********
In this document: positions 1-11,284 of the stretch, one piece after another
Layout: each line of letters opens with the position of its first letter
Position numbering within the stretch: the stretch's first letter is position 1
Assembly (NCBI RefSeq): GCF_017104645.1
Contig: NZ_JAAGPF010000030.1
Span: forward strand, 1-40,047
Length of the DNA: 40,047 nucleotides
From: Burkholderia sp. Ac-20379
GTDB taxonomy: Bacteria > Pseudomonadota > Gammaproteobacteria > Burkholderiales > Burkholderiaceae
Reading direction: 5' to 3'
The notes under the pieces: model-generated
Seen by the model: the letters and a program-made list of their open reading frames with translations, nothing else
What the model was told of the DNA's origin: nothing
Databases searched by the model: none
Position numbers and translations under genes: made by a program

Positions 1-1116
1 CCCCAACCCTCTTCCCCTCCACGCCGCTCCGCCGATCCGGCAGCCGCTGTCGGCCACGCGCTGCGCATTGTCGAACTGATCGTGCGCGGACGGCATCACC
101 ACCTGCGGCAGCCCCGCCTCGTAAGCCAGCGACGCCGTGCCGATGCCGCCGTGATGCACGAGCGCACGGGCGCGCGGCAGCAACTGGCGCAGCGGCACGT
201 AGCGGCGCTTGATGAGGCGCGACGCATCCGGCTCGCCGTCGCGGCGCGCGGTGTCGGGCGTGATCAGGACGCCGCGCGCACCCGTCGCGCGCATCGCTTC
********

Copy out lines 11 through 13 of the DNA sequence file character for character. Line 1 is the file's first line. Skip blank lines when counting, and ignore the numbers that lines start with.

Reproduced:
The notes under the pieces: model-generated
Seen by the model: the letters and a program-made list of their open reading frames with translations, nothing else
What the model was told of the DNA's origin: nothing